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How Facebook lost its own battle of Free Basics even before it began

How Facebook lost its own battle of Free Basics even before it began

TRAI’s decision to prohibit the differential pricing of information has ceased Free Principles in its courses for the time being. Facebook’s competitive, if the contentious effort to save Free Principles in India has come to naught. This effort is, besides, one of the most high-priced self-goal scored by any corporation.

Never mind the dazzle of the effort, Facebook lost the battle even before one advertisement appeared. The opposing team of web neutrality activists had secured its success by the smooth action of creating public awareness across the problem of net neutrality. To understand why we must begin with the genesis of the conflict.

Approval and its worldwide propagation was and remain essential to the company interests of Facebook. India is among the largest potential markets for Free and Facebook Basics, if not the largest. To get all required regulatory approvals for Free Principles in India was thus a conflict Facebook needed to win at any cost.

Now, procuring regulatory approvals for any company or advantageous policy conclusions is an established game with well-defined rules. The reasoning is straightforward a glimmer of the limelight on the problem runs the danger of showing the chasm between the interests of the corporation and the larger public interest, which then makes getting a favorable policy conclusion considerably more difficult.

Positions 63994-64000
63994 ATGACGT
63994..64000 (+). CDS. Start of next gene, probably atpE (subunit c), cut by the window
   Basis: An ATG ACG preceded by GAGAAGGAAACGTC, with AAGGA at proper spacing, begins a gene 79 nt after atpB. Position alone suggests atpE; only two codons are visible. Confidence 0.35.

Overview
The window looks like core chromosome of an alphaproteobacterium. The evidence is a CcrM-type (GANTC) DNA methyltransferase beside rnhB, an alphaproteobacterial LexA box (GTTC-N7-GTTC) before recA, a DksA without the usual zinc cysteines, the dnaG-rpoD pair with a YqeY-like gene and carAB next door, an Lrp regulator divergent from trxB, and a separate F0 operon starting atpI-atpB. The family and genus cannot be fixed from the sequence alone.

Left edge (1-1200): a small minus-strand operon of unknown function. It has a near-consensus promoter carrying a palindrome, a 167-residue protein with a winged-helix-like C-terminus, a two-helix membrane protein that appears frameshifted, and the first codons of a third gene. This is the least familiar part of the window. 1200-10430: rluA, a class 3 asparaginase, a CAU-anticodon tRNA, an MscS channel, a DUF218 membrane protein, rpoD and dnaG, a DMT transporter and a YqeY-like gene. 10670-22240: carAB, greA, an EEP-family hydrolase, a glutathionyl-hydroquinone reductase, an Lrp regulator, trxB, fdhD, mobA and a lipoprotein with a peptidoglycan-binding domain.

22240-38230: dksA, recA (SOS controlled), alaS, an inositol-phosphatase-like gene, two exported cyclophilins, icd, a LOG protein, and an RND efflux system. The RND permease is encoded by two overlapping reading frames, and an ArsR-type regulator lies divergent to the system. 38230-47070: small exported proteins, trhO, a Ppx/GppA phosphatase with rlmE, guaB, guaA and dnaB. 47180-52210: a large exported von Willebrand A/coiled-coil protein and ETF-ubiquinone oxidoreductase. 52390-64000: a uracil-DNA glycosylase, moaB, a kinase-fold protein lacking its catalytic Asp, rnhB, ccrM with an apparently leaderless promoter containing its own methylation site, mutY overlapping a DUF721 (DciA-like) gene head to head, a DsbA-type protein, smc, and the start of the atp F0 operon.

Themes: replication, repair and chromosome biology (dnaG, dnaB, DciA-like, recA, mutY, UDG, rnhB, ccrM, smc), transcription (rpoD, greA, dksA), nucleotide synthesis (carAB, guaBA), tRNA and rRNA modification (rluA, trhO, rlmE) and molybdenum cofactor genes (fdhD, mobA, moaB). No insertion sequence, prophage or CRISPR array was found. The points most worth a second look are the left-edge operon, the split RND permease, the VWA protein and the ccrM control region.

Except, the due process was far from silent in this instance. In March 2015, TRAI came out with its first consultation paper on the regulatory framework for Over the Top (OTT) services. Within a couple of days, the web neutrality activists found SaveTheInternet effort, which will immediately become a huge and pan-India on-line movement. Among its other accomplishments, the SavetheInternet effort drummed up support from a motley crew of artists, journalists, attorneys and opinion makers. Its single largest accomplishment yet was in bringing the on-going regulatory procedure with it as well as the complex subject of web neutrality into the public limelight.

Facebook was prepared to continue with its play once the established game was so interrupted. This dearth of preparation revealed in every succeeding move that followed from the corporation. Income tax would have been abolished if public opinion could determine policy; petrol would sell at half the cost and India would have blasted the terrorist camps in nearby states.

The Rs. 300 crores Free Principles effort was a shot in the arm for net neutrality activists as it just managed to bring a prevalent public interest to what might have been a little profile regulatory procedure. This isn’t the sort of limelight. Worryingly, this effort also betrayed a shocking dearth of comprehension of the regulatory procedure that Facebook was sharp to determine – TRAI wrote to the corporation as evidenced by the recent letters.

Facebook made other tactical blunders along the way. The great thought to frame Free Basics ‘free Internet for poor’ (after all, who does not love free Internet) neglected to contemplate the existence of a cynical media that saw through the ‘free’ component and called it outside. Still another effort to vilify the web neutrality activists as elites or ‘Internet ayatollahs’ with no issue for the information-deprived poor ran aground when individuals with the prominence of Lok Sabha MP BJ Panda and former UIDAI chairman Nandan Nilekani, along with over 80 professors from IITs and IISC raised their voices against Free Basics.

In the final analysis, the Free Basics effort will go down a masterclass in how not to run lobbying and public relations. The sole consolation Facebook can bring is that its triumph-at-all-costs battle was lost before it started by factors entirely outside its control, and fighting – a well-carried out awareness effort by the internet neutrality activists.